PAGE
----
Call for investigation into Surrey school after black pupil suffers racist assault | UK news

MPs have called for an investigation into a school after a black pupil was the victim of a serious suspected racist assault.

Janet Daby, who represents Lewisham East, said that Thomas Knyvett College in Ashford, Surrey, should be investigated after footage showed a girl being punched, kicked and having her hair pulled on Monday.

The altercation later ended up in the road, where she was attacked by a group of children.

Four people have been arrested on suspicion of attempted racially aggravated grievous bodily harm (GBH); a 39-year-old woman, a 16-year-old girl and two 11-year-old girls.

The 39-year-old woman, and a 43-year-old man, were also arrested on suspicion of child neglect and intentionally encouraging and assisting the commission of an indictable-only offence.

The 16-year-old girl was also arrested on suspicion of malicious communications. A 15-year-old girl has been urged to hand herself in.

It led to protests outside the school in Ashford amid concern that it did not do enough to protect the pupil.

People protesting outside Thomas Knyvett College on Wednesday after Monday’s attack. Photograph: Thabo Jaiyesimi/SOPA Images/REX/Shutterstock

Daby said she had lost sleep after seeing the footage. She, along with more than 30 MPs from five parties in Westminster, including former Labour leader Jeremy Corbyn, women and equalities select committee chair Caroline Nokes and Green party MP Caroline Lucas, have written to the home secretary asking for the school’s response to be assessed “immediately”.

They also criticised Surrey police’s description of it as a “fight between a group of girls”, and asked for details on safeguarding procedures for black, Asian and minority ethnic pupils, as well as what training staff get on racism in schools.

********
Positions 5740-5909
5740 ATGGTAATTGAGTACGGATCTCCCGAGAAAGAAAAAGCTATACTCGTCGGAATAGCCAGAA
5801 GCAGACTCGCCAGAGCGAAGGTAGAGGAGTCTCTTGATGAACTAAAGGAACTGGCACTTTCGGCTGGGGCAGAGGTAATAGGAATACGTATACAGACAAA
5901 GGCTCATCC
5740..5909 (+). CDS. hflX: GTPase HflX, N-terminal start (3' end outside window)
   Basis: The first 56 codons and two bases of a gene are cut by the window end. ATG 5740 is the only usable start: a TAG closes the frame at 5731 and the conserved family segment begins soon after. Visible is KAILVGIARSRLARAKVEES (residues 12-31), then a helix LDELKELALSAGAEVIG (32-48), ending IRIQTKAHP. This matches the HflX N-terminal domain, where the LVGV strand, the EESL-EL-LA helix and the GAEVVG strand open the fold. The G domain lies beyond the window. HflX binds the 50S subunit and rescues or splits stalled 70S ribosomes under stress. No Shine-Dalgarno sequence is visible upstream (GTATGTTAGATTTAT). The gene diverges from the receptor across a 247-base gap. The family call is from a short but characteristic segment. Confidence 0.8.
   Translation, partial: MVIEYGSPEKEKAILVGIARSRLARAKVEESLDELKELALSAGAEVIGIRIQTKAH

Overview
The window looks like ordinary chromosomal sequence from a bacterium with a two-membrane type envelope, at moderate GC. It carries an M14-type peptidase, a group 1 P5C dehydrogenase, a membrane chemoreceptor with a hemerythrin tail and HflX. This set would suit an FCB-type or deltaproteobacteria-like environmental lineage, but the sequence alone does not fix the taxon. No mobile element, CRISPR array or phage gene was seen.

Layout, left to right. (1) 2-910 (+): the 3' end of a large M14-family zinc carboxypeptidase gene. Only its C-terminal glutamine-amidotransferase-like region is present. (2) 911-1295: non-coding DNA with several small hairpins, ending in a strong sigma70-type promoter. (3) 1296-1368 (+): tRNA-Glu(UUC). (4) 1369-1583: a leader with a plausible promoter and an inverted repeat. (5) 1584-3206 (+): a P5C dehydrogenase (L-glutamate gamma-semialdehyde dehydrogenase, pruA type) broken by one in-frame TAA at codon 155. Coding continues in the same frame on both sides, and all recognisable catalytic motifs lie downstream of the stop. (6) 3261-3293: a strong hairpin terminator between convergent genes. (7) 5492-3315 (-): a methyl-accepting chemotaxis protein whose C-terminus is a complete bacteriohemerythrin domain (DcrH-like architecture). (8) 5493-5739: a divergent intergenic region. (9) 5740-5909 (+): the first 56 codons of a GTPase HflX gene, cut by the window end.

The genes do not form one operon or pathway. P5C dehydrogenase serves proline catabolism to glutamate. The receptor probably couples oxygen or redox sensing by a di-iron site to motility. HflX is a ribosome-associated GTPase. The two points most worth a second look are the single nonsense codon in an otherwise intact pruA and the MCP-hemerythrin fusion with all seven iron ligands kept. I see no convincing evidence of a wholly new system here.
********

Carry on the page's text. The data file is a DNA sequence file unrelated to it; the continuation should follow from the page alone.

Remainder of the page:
In the letter, the MPs said: “Given that this attack is potentially racially motivated, the description of this incident by Surrey police as a ‘fight between a group of girls’ wrongly misrepresents the seriousness of the incident and the impact such language may have on the black community.

“We therefore ask what discussions [the Home Office] has had with Surrey police regarding this description and that this is corrected as a matter of urgency.”

The Guardian has approached Surrey police for comment.

Principal Richard Beeston wrote to parents at the secondary school on Thursday. In a letter shared by the school on Twitter, he said: “We can assure you we are taking all necessary steps to ensure this isolated incident is dealt with and that student safety is our paramount concern.”

Police have asked people to stop sharing footage of the attack. Those arrested have been bailed until a date in March.

Ch Insp Dallas McDermott said: “We know this will be concerning and upsetting for the victims, their friends and family, and for the wider community who are understandably shocked and outraged at the violence in this video.

“I want to make clear that the suspects being bailed does not mean justice won’t be pursued further or achieved.”

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